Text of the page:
Tinkering With: Jurassic World

The principle of tinkering with something isn’t to rag on something bad, but to look at something that might have been good but missed the mark, or that we wanted to like but didn’t, and to see how it could have been improved while staying true to the basic premise. With that in mind, let’s have a look at Jurassic World.

The Framing

Jurassic World opens on the wrong foot by spending unnecessary time establishing the family that doesn’t serve to make the characters any more sympathetic or strongly defined. Zach has a girlfriend who is never mentioned again, Gray confusingly doesn’t seem eager to leave on the trip he’s supposed to be excited about, and their mother is an irritating sanctimommy who mostly exists to cry and berate Claire. (Berating Claire is a major theme in this movie.)

The solution is to cut the parents entirely and start the movie with the boys on the ferry. The crow opening shot can stay, since there’s no reason that can’t take place on the ferry. Showing Gray excited and Zach bored is all we need to establish their characterization, and the line “Where’s Aunt Claire?” is sufficient to explain their relationship to her. Removing the parents also eliminates the odd scene where Gray abruptly starts crying about his parents getting a divorce, another plot thread which will never be mentioned again.

The Casting

I love Chris Pratt as much as the next Parks and Recreation fan, but he’s all wrong for this movie. It’s extremely difficult to imagine him as ex-military, and the romance between him and Bryce Dallas Howard is a strong contender for a Razzie.

Keeping his character as written, he needs to be played by someone who can both be a take-command ass-kicker and a lovable teddy bear, like Channing Tatum or…Channing Tatum. A corny casting choice, possibly, but appropriate for a movie franchise that places fun first. Alternately, if we drop the romance (probably a good idea), Owen can become an older Harrison Ford type with a more world-weary, seen-everything attitude.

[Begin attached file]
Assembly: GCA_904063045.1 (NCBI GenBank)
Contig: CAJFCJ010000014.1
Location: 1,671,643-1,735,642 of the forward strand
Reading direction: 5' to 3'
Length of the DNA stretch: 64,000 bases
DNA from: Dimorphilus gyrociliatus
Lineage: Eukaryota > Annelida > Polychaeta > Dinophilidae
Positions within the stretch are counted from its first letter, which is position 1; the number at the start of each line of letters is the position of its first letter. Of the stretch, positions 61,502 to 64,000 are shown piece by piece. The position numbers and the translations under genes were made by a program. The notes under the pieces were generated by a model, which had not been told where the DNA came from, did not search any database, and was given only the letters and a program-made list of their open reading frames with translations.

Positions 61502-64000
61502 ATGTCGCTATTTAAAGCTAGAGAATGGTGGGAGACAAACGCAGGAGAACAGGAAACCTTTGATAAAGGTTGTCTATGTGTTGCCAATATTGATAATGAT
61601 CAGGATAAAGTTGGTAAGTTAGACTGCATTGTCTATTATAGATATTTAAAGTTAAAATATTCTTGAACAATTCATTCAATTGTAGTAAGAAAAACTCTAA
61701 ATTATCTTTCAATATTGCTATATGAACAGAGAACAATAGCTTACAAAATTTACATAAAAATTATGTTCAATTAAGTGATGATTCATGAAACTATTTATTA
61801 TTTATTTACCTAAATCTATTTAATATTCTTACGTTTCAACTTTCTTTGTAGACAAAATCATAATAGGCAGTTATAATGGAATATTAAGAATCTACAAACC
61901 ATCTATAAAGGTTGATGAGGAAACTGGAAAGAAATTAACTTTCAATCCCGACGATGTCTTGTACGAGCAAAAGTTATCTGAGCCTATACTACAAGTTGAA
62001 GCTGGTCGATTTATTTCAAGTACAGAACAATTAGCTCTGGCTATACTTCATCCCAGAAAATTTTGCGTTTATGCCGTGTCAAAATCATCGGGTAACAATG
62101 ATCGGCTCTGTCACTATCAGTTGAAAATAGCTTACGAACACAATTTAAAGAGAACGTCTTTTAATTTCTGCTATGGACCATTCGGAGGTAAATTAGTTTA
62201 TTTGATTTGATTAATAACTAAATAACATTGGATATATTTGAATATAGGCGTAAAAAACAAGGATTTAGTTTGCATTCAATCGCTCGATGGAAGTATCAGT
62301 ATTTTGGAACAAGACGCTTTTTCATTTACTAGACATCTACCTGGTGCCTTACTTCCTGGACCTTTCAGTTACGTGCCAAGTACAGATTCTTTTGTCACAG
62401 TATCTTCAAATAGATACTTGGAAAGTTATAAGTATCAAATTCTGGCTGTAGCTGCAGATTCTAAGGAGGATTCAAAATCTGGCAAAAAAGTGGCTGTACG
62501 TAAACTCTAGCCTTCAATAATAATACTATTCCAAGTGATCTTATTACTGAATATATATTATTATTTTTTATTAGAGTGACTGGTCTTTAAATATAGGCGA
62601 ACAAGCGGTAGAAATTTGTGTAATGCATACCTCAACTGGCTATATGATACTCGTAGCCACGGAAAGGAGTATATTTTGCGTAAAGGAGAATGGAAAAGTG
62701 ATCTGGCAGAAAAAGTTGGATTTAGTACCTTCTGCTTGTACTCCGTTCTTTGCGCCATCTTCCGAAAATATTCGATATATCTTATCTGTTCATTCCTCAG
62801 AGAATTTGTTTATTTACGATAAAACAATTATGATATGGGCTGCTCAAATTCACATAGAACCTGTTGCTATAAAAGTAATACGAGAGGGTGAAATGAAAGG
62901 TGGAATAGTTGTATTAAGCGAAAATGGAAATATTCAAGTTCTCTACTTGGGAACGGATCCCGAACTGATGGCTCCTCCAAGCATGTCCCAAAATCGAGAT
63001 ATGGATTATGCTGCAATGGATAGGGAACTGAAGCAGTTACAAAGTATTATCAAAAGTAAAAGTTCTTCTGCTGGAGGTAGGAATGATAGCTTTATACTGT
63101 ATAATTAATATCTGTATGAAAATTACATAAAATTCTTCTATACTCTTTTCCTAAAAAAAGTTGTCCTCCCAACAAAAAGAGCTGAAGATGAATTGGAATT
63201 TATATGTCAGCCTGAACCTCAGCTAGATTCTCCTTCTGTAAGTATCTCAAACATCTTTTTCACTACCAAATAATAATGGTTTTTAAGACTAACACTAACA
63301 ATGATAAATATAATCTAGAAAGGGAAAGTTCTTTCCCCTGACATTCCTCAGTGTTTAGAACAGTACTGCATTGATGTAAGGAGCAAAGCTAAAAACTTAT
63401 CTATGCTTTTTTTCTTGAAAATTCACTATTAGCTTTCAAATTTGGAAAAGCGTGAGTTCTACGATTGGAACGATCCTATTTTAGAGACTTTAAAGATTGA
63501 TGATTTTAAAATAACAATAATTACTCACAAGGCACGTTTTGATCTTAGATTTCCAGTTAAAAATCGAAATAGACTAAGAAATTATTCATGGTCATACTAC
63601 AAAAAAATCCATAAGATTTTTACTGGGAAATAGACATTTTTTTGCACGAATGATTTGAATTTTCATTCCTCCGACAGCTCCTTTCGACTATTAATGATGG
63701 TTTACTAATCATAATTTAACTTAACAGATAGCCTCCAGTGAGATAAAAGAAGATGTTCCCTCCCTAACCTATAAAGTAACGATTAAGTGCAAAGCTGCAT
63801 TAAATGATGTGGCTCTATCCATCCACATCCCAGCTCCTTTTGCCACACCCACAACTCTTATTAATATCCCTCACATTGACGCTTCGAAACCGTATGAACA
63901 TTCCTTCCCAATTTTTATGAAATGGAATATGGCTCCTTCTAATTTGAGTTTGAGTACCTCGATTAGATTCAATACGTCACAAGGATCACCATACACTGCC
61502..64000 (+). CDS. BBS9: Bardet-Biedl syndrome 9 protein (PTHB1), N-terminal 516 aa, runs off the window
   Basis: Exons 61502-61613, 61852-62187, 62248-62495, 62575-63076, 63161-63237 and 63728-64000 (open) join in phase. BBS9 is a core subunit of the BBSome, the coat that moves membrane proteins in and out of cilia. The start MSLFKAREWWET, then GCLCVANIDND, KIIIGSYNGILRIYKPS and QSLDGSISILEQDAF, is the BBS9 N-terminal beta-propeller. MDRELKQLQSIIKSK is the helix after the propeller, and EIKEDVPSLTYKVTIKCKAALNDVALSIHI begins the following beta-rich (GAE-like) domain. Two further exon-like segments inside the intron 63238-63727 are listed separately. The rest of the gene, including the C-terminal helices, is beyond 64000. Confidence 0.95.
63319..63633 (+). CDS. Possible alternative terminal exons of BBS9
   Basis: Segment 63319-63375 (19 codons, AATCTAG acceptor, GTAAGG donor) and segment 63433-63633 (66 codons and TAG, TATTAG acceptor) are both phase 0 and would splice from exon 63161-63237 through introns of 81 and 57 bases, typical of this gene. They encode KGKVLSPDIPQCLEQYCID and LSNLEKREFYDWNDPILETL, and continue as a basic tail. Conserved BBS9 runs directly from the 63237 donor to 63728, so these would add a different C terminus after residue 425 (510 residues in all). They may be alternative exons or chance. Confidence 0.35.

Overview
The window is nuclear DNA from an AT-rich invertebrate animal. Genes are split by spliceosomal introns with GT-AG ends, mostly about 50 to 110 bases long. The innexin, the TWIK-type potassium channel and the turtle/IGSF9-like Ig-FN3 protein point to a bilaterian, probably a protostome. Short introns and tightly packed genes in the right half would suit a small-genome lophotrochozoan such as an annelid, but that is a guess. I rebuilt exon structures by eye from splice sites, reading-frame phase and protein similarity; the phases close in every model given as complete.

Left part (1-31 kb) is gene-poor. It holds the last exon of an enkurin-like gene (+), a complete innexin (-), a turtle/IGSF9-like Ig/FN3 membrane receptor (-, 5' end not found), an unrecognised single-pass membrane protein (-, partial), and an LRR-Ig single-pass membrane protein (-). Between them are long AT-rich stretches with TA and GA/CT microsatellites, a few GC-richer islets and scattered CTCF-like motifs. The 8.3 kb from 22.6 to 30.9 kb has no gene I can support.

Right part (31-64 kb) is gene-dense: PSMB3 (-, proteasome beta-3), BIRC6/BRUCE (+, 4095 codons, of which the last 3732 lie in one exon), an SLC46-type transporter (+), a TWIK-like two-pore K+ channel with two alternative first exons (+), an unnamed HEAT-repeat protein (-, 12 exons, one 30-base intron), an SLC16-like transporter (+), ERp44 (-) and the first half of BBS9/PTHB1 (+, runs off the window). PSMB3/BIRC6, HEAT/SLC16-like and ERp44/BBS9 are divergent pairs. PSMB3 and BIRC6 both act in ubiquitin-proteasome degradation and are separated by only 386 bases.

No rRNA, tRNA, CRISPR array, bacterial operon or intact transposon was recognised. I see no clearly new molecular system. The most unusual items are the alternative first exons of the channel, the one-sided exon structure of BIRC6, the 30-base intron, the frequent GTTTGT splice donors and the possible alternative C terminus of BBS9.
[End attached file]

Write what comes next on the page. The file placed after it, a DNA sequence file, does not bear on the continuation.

To shake things up further, make Owen a woman. She could either remain as written or be an older character; either way she’d be more interesting than the existing Owen.


By far the biggest problem with Jurassic World is Claire. High heels and the fact that she’s repeatedly berated for not liking kids aren’t the real problem: The movie doesn’t respect her, and we can’t invest in a movie that doesn’t respect its own protagonists.

The first possible solution is simply to make her actually good at something. Claire’s ability to run the park is informed; we never actually see her demonstrating competence. She ought to immediately take charge when things go wrong and to competently handle damage control. Or maybe she’s a high-charisma people person whose employees really like her.

But I prefer the opposite tack: Make it her first day on the job. She’s a young career woman with all the right qualifications but no experience who immediately finds herself out of her depth when everything goes sideways. This would immediately turn her into a sympathetic character and it would make a lot of her existing actions more comprehensible, like not meeting her nephews (maybe she’s so harried that she forgot they were coming that day) and the bit where she messes around with her blouse to show that she’s ready to go.

Claire also lacks a character arc that fits into the action of the story. She gets to surmount her inability to care about the dinosaurs by crying a single glistening tear (all the women in this movie both cry and scream), but it’s a scene that doesn’t advance the plot. Her moment luring the T. Rex at the end is cool, but has nothing to do with her character arc. Properly the two ought to be connected: Maybe she’s afraid of the T. Rex and her big character arc is overcoming that fear. Or, if her main arc is learning to empathize with the dinosaurs, then the climax should hinge on that; maybe she ends up needing to communicate with the velociraptors, for instance.

The Plot

The plot of Jurassic World is full of holes. The military wanted a small-sized killing machine, but for some reason they built a giant one. When the Indominus Rex doesn’t show up on the thermal scanners, they immediately go into the enclosure instead of just calling control to ask where it is. And someone apparently found a prehistoric mosquito that had bitten a mosasaurus.

But you know what? None of that really matters. Fury Road is also full of dubious plot elements (if there are fuel shortages, why does everyone drive giant cars everywhere?), but nobody cares because the whole experience is so immersive and enjoyable. The trouble with Jurassic World is that we aren’t invested, so we get distracted and notice all the plot holes.

Jurassic World was full of glimpses of the really entertaining movie it might have been, but it was killed by the lack of likable characters with strong arcs we could invest in. A few minor changes could have allowed us to get our fix of rampaging dinosaurs in the context of a much stronger movie.


Posted on September 15, 2015, in Uncategorized and tagged , . Bookmark the permalink. Leave a comment.

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